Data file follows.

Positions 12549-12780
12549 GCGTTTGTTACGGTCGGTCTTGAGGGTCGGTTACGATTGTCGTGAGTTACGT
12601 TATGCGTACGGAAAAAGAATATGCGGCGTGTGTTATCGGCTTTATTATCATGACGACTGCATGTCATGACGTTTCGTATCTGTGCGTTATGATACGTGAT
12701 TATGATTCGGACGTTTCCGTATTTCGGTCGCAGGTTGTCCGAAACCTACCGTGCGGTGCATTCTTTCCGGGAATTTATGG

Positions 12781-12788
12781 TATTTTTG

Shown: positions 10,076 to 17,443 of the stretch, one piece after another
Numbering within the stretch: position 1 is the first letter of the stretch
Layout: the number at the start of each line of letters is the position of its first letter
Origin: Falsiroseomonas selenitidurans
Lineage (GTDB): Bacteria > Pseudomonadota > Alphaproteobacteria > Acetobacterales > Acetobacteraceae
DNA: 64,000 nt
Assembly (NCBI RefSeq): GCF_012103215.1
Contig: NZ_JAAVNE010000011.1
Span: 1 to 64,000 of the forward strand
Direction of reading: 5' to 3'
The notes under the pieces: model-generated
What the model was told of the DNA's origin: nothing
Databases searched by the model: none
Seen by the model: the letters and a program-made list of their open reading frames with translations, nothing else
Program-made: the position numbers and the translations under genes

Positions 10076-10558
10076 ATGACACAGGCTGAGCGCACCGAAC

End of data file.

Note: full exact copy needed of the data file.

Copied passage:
Positions 12549-12780
12549 GCGTTTGTTACGGTCGGTCTTGAGGGTCGGTTACGATTGTCGTGAGTTACGT
12601 TATGCGTACGGAAAAAGAATATGCGGCGTGTGTTATCGGCTTTATTATCATGACGACTGCATGTCATGACGTTTCGTATCTGTGCGTTATGATACGTGAT
12701 TATGATTCGGACGTTTCCGTATTTCGGTCGCAGGTTGTCCGAAACCTACCGTGCGGTGCATTCTTTCCGGGAATTTATGG

Positions 12781-12788
12781 TATTTTTG

Shown: positions 10,076 to 17,443 of the stretch, one piece after another
Numbering within the stretch: position 1 is the first letter of the stretch
Layout: the number at the start of each line of letters is the position of its first letter
Origin: Falsiroseomonas selenitidurans
Lineage (GTDB): Bacteria > Pseudomonadota > Alphaproteobacteria > Acetobacterales > Acetobacteraceae
DNA: 64,000 nt
Assembly (NCBI RefSeq): GCF_012103215.1
Contig: NZ_JAAVNE010000011.1
Span: 1 to 64,000 of the forward strand
Direction of reading: 5' to 3'
The notes under the pieces: model-generated
What the model was told of the DNA's origin: nothing
Databases searched by the model: none
Seen by the model: the letters and a program-made list of their open reading frames with translations, nothing else
Program-made: the position numbers and the translations under genes

Positions 10076-10558
10076 ATGACACAGGCTGAGCGCACCGAAC